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jdacosta April 27, 2011 22:13

CFX convergence problem simulating ogive-cylinders at varied angle of attack
Hello all,

I am trying to simulate free shear flow past an ogive cylinder shape (length of 3m, dia 0.25m) in ANSYS CFX and am running into a problem as I change the angle of attack. The ogive cylinder is contained within a cylindrical control volume (length 10m, rad. 3m) with the following domains/boundary conditions:
  1. The default fluid domain is set to air ideal gas with a static pressure of 25000. The total energy option is selected and viscous work term is included. The CFX documentation recommends these settings for a compressible flow. The turbulence model used is the Shear Stress Transport option
  2. A supersonic Inlet at one end of the cylinder is defined with a normal velocity of Mach 2 based on a static temperature of 288.15K. The relative static pressure is 0Pa and the turbulence option is set to medium (5%)
  3. A supersonic Outlet is set at the opposite end of the cylinder
  4. The outer limit of the control volume is set as a Free slip wall
  5. The ogive cylinder surface is defined as a No slip wall
I usually monitor the convergence of Drag, Lift and Pitching moment coefficients by use of expressions as I have wind tunnel data to compare to. This setup has worked for an ogive cylinder angle of attack ranging from 0 to 15 degrees. However when I try to simulate an angle of attack of 30 deg, the run fails within the first couple of iterations with the message:

| ****** Notice ****** |
| The non-dimensional near wall temperature (T+) has been clipped |
| for calculation of Wall Heat Transfer Coefficient. |
| |
| Boundary Condition : OCylinder |
| T+ clip value = 1.0000E-10 |
| |
| If this situation persists and you are using the High Speed Model, |
| consider enabling Mach number based blending between low speed and |
| high speed wall functions. You can do so by specifying a Mach |
| number threshold as follows: |
| |
| highspeed wf mach threshold = 0.1 # default=0.0 (off) |
| END |

Things I have tried to solve this problem:
  1. The expert parameter above does not exist in the sense that I can check a box and alter a value. I have tried (successfully) adding it via command editor but this does not improve the ability of CFX to solve this case
  2. I have reduced the timescale factor to as low as 0.01 in the Solver Control box but this has the added effect of slowing convergence and the simulation fails before the coefficients of interest reach their steady state values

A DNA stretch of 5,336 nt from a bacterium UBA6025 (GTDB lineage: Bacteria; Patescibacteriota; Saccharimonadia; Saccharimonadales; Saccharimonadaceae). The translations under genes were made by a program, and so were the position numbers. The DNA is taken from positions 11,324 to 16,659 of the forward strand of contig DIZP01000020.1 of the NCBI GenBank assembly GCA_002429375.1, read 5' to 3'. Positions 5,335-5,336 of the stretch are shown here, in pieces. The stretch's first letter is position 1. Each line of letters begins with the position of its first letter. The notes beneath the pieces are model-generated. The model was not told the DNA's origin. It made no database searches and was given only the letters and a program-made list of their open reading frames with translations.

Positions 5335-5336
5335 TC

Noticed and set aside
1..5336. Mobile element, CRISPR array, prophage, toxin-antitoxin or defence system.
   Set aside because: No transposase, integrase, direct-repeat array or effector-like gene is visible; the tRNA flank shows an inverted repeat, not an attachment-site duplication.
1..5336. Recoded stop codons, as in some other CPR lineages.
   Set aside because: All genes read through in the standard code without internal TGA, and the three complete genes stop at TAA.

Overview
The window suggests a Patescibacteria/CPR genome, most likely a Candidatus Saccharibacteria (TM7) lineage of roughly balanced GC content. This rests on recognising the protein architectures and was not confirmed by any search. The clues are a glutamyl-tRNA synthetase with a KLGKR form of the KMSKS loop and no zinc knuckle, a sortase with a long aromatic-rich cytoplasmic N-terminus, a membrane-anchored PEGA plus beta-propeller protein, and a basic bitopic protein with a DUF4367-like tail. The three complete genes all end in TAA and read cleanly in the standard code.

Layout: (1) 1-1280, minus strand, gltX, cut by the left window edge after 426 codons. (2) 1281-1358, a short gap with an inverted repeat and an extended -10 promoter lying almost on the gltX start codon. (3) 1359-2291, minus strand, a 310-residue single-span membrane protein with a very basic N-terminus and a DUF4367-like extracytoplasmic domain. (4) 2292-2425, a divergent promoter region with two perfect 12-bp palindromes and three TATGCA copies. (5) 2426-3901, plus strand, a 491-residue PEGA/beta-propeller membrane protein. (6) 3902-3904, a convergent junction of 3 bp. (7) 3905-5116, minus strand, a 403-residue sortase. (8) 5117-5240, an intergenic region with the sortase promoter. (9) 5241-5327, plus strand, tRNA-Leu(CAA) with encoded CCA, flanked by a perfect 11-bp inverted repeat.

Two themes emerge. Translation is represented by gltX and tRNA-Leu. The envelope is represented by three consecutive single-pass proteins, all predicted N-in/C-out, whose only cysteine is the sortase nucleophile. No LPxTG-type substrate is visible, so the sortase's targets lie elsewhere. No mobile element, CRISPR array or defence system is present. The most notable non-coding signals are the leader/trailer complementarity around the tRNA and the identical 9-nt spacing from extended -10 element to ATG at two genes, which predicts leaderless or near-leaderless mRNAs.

3. I have set the maximum Timescale in the Solver Control box to an appropriate temporal scale (10m / 680 m/s = 0.015) but this has not helped
I use ICEM mesh generation and hence have a mesh for each angle of attack. All meshes have the same sized elements placed for shock and wake resolution; and prism layers for capturing the boundary layer. All meshes also pass the ICEM quality checks.

I have reached the limits of my own understanding and am interested to know if anyone else has been able to overcome similar problems or has some ideas as to how I should proceed...

singer1812 April 28, 2011 09:53

I assume this is a steady state run. Are you hammer starting this solution or using previous solution as a starting point?

Either way, I have found that if I baby step the Timescale Factor (it defaults to 1) up from a very small scale to 1 over some period of iterations, your solution converge easier. This is particularly the case for high mach and angle of attack runs.

As an example I use the following expression for timest:


This will step timest up from 0.001 to 1 over 50 iterations (you can adjust as you see fit).

Edit: Sorry, just noticed you have adjusted the timescale factor. In the past, I have found that 0.01 might not be low enough to ease into a stable solution. If you interpolate a "close" previous result, you might be able to get away with a larger timescale factor. Try lowering timescale and easing it up.

Then use timest in the Timescale Factor under the Solver Control Tab.

I hope this helps.


ghorrocks April 28, 2011 18:44

Try starting the run using local time scale factor, a value of 5.0 should be OK to start. Once the flow is converging switch back to physical time scale.

Also, rather than using Edmund's CEL function you can do this manually with "Edit run in progress". Depends on whether you want to automate it or keep manual control, up to you.

jdacosta April 28, 2011 20:01

Your assumption is correct, the simulation is steady state and I am trying to hammer start it. Thanks for the stepping algorithm. I'll give it a shot anyway seeing as it starts off an order of magnitude lower than I've run it previously

I'll give the local timescale factor a shot as well. At the moment I run several cases via a batch script and use CFX just to create the '.cfx' and '.def' files so an automated CEL function is ideal.

Thanks both for your suggestions, I'll let you know how they work out.

ghorrocks April 30, 2011 06:48

Oh yes, and another thing - for high mach number flows a good initial guess is very useful. Try doing a model at a lower velocity, subsonic if you have to. No need to converge it fully, just enough to get a reasonable flow field for the initial condition for the full speed run.

Alternately you can ramp the inlet speed up using a function like Edmund recommended for the time step size (or manually do it through the edit run in progress)

jdacosta May 10, 2011 19:16

I have had some success with the stepping algorithms and usually employ them for both timest and the inlet velocity.

Thanks a heap for your help.

Nakko144 February 25, 2015 22:42


I dont know how to insert these expression in CFX, can u please help me. I know to write expression to evaluate properties in post processing but dont know where to write in solver.

thank you

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